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    $\begingroup$ Note that the travelling salesman problem is decidable, even if you mention it as a famous undecidable problem! We do not know of any efficient (polynomial time) way to decide it, but there are exptime algorithms, so it is definitely decidable. $\endgroup$ – chi Mar 24 at 17:10
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    $\begingroup$ It feels like you are writing a suspense story where conflicting clues and ideas abound. It seems you want to be philosophically exploratory and mathematically precise at the same time. There is one simple answer to your question, picking up a textbook such as introduction to theory of computation by Michael Sipser. Or follow the Wikipedia entry on computability $\endgroup$ – Apass.Jack Mar 24 at 18:24
  • $\begingroup$ I fail to understand how it is in any way "story-like". $\endgroup$ – user101783 Mar 25 at 19:35

[is] the basic foundation of computability is itself "incomputable" by some definition?

Nope. There is a precise mathematical definition for the concept of "computable". We say that a function $f:\{0,1\}^* \to \{0,1\}$ is computable if there exists a Turing machine that computes it. It only makes sense to apply this concept to functions. It doesn't make sense to ask whether an apple is computable, or whether the color green is computable, or whether the foundation of computability is computable -- none of those are functions, and the notion "computable" is only defined for functions.

I suggest finding a good textbook on computability and the theory of computing, and studying the material there to learn about computability theory. It sounds like you might be trying to guess what it might mean based on examples, informal descriptions, analogies, first principles, and maybe a little bit of speculation. I suspect that none of those are going to be a very effective way to learn a mathematical subject.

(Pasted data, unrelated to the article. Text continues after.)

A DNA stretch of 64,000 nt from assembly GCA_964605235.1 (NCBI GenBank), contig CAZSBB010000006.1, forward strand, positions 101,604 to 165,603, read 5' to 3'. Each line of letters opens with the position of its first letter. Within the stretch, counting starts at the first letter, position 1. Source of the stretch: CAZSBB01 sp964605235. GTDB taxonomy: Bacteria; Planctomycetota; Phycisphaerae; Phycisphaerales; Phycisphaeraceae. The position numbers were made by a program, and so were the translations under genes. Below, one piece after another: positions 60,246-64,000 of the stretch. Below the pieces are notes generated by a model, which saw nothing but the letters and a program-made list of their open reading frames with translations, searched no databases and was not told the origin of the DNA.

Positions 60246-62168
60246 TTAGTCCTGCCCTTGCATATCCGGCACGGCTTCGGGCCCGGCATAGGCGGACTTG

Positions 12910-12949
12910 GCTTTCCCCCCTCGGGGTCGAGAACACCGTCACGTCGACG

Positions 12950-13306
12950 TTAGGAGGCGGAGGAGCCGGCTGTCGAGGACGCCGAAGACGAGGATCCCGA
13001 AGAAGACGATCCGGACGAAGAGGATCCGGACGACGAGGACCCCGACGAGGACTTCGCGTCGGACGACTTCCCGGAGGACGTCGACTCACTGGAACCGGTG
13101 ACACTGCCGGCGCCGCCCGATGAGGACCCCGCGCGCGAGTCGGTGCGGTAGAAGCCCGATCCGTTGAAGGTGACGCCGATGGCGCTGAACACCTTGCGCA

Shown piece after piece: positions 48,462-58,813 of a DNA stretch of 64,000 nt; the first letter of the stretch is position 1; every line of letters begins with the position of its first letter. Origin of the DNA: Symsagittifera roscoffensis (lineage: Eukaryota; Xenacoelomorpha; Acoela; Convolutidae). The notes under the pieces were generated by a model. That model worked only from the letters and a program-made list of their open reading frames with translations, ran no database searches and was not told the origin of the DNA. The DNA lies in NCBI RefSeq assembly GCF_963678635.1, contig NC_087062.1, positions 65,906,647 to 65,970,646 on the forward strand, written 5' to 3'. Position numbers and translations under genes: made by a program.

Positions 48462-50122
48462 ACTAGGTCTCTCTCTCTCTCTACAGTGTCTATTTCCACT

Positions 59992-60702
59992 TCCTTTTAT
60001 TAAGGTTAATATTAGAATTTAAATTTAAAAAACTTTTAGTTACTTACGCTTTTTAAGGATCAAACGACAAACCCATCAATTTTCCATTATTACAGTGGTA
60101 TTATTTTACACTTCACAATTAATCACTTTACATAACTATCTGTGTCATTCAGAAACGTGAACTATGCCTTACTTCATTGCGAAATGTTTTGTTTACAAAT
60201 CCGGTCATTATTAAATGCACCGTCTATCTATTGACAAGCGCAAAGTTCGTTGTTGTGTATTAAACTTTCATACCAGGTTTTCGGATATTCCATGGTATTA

• $\begingroup$ There must be something wrong with my logic - you just said it is exempt from the notion of computable, which "by some definition" means incomputable, by my logic. Even if the official / actual / real definition has to relate to something that can also "be a function". $\endgroup$ – user101783 Mar 25 at 19:33
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    $\begingroup$ @lmnyx, Suppose Alice asks you "see this apple right here -- is it happy?" and you say "no, it doesn't make sense to apply the concept 'happy' to apples, as apples don't have an emotional state" and Alice responds by saying "ok, so if this apple is not happy, then I shall conclude that this apple is unhappy.".... what would you say to that? $\endgroup$ – D.W. Mar 25 at 20:02
  • $\begingroup$ I thought about that or something very similar, and yes, the apple is conclusively "not happy" according to the law of excluded middle. Of course one could use that to infer that the law of excluded middle is wrong, and that there is another category (in this case "exempt"). That's a perfectly good conclusion, probably. $\endgroup$ – user101783 Mar 26 at 20:53
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    $\begingroup$ @lmnyx, This might now be getting beyond the scope of this site, but in my example, it's incorrect to say "the apple is happy", and incorrect to say "the apple is unhappy". In your situation, it's incorrect to say "the foundation is computable" and incorrect to say "the foundation is incomputable". $\endgroup$ – D.W. Mar 27 at 1:38
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    $\begingroup$ (Saying "the apple is not happy" is ambiguous -- it's not clear whether that would mean "not(the apple is happy)" or "the apple is not(happy)". The former is potentially invalid in formal logic but people will probably understand what you mean, the latter is incorrect. It's ambiguous and confusing enough that you risk confusing yourself, let alone others. So try to avoid that in this context. Same for "the foundation is not computable" -- try to avoid that, too.) $\endgroup$ – D.W. Mar 27 at 1:39